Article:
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Found 15 results

  1. Ed Joyce scored 47 runs in his two innings during Ireland's inaugural Test match against Pakistan. Photo: AFPDual international Ed Joyce on Thursday announced his retirement from all forms of cricket less than a fortnight after realising his dream...
  2. The new leagues 'are competing for time in the schedule with international bilateral cricket'. Photo: AFPNEW DELHI: Asian nations are clamping down on the number of T20 leagues players can compete in as global cricket chiefs struggle to regulate...
  3. Over the years, the world of cricket has witnessed many stars etching their names in the history books on the back of sublimes performances. While the consistency and might of Sir Don Bradman allowed him to become one of the greats, Sachin Tendulkar's fluent stroke-play saw him reach the pinnacle of the sport. Similarly, in the recent years, cricket has seen the rise of Virat Kohli, Steve Smith and Kane Williamson, who have staked their claim as the modern-day greats. Though they continue to win accolades with their ever-surprising batting skills, there is one man who seems to have carved his own niche - the kind that allowed the cricket fraternity to see beyond the obvious. © BCCL AB de Villiers is undoubtedly the pioneer of the concept of what we all have come to know as the '360 player'. As solid as he has been in his technique, De Villiers' innovation and out-of-the-box thinking graced the game and fans with shots that no one thought were possible. While many bowlers plan and strategise in advance to outwit the opposition batsmen, there is literally nothing they can do against the swashbuckling De Villiers. If his reverse-sweep sixes and crazy scoops from outside the off stump sent us all in delirium, De Villiers' freakish athleticism also appears to have set new standards in the fielding department. He can dive, jump, lunge and even pluck the ball out of thin air. Clearly, there's nothing this man can't do on the cricket field. And, that's exactly why ABD has managed to create a massive fanbase across the globe. © BCCL But, on 23rd May, cricket fans all over the world were handed a massive blow after the South African legend announced his retirement from all forms of international cricket. In his official statement, De Villiers said: "I have decided to retire from all international cricket with immediate effect". I've made a big decision today pic.twitter.com/In0jyquPOK — AB de Villiers (@ABdeVilliers17) May 23, 2018 "After 114 Test matches, 228 ODI's and 78 T20 Internationals, it is time for others to take over. I have had my turn, and to be honest, I am tired. This is a tough decision, I have thought long and hard about it and I'd like to retire while still playing decent cricket. After the fantastic series wins against India and Australia, now feels like the right time to step aside," he added. The news of his retirement sent shockwaves across the cricket fraternity as many individuals wished it was a rumour. And, the fact that his Twitter video, where he revealed the big decision, has garnered over 38k likes and 25.9k comments shows what this special cricketer meant to the world. Here's a look at five heartfelt reactions that prove we'll never see another like AB de Villiers: 'Cricket Will Be Poorer Without You' Congratulations @ABdeVilliers17 , the most loved cricketer in the world, on a wonderful career. International cricket will be poorer without you, but you will continue to be celebrated by cricket fans around the world pic.twitter.com/uA7CBlYE9F — Virender Sehwag (@virendersehwag) May 23, 2018 'Mr 360, You'll Be Missed' Like your on-field game, may you have 360-degree success off the field as well. You will definitely be missed, @ABdeVilliers17. My best wishes to you! pic.twitter.com/LWHJWNXcVG — Sachin Tendulkar (@sachin_rt) May 23, 2018 'One Of The Best' One of the best! Wish you all the best ABð amazing player but above all that great guy... ð https://t.co/njEZLnuPit — Mahela Jayawardena (@MahelaJay) May 23, 2018 'Biggest Entertainer In Last Decade' The biggest entertainer in the last decade has bid goodbye to International cricket...your absence will be felt, AB. Cricket will be poorer. Wish you all the best for your future endeavours. Go well @ABdeVilliers17 ðð — Aakash Chopra (@cricketaakash) May 23, 2018 'GREAT GREAT Player' Such a shame for international cricket @ABdeVilliers17 ... But he has been an unbelievable advert to how I would have loved to have played all 3 formats .. GREAT GREAT Player ... Top 3 that I have ever seen .. #AB — Michael Vaughan (@MichaelVaughan) May 23, 2018 'Mr. Popular' The fans gave @ABdeVilliers17 a second home in Bengaluru but all over India there will be disappointment. He is the most popular overseas cricketer to play in India. — Harsha Bhogle (@bhogleharsha) May 23, 2018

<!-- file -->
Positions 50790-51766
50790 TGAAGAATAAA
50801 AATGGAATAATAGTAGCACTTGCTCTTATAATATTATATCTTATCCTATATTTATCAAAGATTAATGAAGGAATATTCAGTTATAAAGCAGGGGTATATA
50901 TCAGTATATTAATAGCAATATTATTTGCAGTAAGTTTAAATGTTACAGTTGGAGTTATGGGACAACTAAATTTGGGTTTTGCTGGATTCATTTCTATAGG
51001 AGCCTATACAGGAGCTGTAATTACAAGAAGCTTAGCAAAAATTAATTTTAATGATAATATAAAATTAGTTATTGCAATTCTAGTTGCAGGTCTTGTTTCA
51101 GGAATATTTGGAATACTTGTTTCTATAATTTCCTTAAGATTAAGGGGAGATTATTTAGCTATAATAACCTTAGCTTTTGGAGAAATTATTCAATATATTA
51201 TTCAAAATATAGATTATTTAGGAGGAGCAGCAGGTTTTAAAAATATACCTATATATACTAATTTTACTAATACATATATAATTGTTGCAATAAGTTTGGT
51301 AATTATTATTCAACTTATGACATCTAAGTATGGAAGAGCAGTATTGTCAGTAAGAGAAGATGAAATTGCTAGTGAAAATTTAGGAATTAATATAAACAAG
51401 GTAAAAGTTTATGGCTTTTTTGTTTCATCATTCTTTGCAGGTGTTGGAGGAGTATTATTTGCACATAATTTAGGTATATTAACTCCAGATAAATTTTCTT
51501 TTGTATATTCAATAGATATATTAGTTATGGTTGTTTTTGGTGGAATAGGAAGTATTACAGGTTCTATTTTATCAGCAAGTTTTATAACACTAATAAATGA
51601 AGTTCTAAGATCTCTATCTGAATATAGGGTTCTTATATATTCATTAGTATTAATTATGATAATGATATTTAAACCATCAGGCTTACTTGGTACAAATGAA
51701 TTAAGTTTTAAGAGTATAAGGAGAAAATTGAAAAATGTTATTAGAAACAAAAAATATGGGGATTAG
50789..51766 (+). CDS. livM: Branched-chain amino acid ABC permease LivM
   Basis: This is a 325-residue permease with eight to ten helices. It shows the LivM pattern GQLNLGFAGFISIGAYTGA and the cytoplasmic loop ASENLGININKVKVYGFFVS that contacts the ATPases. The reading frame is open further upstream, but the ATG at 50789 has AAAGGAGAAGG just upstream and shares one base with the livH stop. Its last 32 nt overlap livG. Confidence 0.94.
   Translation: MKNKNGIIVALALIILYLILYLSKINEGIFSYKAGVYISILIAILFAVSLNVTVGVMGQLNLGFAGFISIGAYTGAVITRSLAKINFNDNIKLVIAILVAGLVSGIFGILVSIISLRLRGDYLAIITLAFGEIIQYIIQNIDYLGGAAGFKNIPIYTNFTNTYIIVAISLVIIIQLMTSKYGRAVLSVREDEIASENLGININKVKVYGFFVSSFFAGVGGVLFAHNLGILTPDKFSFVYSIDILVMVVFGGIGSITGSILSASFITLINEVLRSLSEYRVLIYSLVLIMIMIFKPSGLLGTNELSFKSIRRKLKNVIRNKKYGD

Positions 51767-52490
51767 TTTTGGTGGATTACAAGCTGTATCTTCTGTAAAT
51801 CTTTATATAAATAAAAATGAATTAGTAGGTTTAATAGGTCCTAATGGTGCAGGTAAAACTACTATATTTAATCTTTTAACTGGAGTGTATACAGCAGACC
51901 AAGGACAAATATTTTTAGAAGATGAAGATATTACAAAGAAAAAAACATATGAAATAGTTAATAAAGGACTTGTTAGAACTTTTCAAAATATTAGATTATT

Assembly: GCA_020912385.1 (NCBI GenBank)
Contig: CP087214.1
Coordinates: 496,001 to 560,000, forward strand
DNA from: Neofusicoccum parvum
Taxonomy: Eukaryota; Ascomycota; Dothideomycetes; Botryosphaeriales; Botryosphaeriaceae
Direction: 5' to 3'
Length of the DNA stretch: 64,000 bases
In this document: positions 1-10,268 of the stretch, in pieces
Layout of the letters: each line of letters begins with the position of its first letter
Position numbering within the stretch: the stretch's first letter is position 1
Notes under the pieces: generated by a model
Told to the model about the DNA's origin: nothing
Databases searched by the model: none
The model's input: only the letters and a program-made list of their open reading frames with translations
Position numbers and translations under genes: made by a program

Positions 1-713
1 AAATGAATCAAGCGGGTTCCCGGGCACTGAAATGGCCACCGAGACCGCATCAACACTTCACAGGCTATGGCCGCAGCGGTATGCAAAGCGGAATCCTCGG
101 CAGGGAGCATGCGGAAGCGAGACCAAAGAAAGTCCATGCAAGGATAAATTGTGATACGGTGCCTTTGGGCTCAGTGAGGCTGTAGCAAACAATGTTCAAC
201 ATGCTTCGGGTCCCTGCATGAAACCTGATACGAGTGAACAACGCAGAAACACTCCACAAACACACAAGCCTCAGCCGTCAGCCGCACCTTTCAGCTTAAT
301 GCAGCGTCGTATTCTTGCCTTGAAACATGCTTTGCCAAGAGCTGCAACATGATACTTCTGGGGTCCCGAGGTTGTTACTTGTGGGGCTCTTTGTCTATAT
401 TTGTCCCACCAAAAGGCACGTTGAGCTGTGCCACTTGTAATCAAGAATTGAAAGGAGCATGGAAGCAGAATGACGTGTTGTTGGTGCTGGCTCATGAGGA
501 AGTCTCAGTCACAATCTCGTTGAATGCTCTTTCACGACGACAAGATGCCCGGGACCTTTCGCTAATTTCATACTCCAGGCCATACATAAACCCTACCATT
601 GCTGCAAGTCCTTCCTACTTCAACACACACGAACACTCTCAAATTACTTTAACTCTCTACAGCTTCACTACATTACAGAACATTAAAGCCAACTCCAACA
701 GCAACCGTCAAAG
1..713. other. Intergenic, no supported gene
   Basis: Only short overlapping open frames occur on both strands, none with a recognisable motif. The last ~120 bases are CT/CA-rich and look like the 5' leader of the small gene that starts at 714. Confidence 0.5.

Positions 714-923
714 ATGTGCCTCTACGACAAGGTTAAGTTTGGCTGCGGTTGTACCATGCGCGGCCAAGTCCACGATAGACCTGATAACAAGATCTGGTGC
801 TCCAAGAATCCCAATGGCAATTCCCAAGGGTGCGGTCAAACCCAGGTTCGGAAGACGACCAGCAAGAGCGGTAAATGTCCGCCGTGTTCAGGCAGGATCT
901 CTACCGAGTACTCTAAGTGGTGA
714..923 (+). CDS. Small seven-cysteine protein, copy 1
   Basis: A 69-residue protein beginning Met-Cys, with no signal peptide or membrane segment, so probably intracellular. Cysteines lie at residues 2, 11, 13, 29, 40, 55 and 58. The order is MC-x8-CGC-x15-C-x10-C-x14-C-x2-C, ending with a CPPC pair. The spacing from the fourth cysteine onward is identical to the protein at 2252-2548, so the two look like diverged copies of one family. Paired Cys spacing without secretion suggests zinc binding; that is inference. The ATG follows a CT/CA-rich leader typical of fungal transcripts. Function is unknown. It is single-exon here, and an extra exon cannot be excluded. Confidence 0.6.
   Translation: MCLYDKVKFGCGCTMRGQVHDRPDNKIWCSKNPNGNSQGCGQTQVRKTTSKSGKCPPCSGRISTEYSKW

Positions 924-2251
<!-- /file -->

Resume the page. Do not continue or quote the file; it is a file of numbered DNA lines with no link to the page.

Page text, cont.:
4. AB de Villiers File photoCAPE TOWN: South African AB de Villiers has announced he is retiring from international cricket with immediate effect.The 34-year-old wicketkeeper-batsman made his debut in 2004 against England in a Test match played in...